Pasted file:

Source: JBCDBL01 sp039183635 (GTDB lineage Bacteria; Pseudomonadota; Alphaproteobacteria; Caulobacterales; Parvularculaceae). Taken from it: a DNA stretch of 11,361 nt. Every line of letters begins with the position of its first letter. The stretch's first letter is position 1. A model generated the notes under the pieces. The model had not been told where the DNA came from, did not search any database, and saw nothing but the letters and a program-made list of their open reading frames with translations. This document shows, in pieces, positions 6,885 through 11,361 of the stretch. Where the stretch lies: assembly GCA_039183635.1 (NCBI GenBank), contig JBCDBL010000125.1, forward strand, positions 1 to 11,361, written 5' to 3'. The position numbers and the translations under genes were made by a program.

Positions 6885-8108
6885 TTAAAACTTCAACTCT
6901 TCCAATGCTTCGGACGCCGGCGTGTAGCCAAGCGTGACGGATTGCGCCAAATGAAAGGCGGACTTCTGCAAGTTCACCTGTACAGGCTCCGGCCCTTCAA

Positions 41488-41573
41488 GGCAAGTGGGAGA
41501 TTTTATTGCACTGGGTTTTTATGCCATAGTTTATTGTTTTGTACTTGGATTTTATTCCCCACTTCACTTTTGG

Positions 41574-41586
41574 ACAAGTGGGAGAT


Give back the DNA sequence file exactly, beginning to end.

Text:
Source: JBCDBL01 sp039183635 (GTDB lineage Bacteria; Pseudomonadota; Alphaproteobacteria; Caulobacterales; Parvularculaceae). Taken from it: a DNA stretch of 11,361 nt. Every line of letters begins with the position of its first letter. The stretch's first letter is position 1. A model generated the notes under the pieces. The model had not been told where the DNA came from, did not search any database, and saw nothing but the letters and a program-made list of their open reading frames with translations. This document shows, in pieces, positions 6,885 through 11,361 of the stretch. Where the stretch lies: assembly GCA_039183635.1 (NCBI GenBank), contig JBCDBL010000125.1, forward strand, positions 1 to 11,361, written 5' to 3'. The position numbers and the translations under genes were made by a program.

Positions 6885-8108
6885 TTAAAACTTCAACTCT
6901 TCCAATGCTTCGGACGCCGGCGTGTAGCCAAGCGTGACGGATTGCGCCAAATGAAAGGCGGACTTCTGCAAGTTCACCTGTACAGGCTCCGGCCCTTCAA

Positions 41488-41573
41488 GGCAAGTGGGAGA
41501 TTTTATTGCACTGGGTTTTTATGCCATAGTTTATTGTTTTGTACTTGGATTTTATTCCCCACTTCACTTTTGG

Positions 41574-41586
41574 ACAAGTGGGAGAT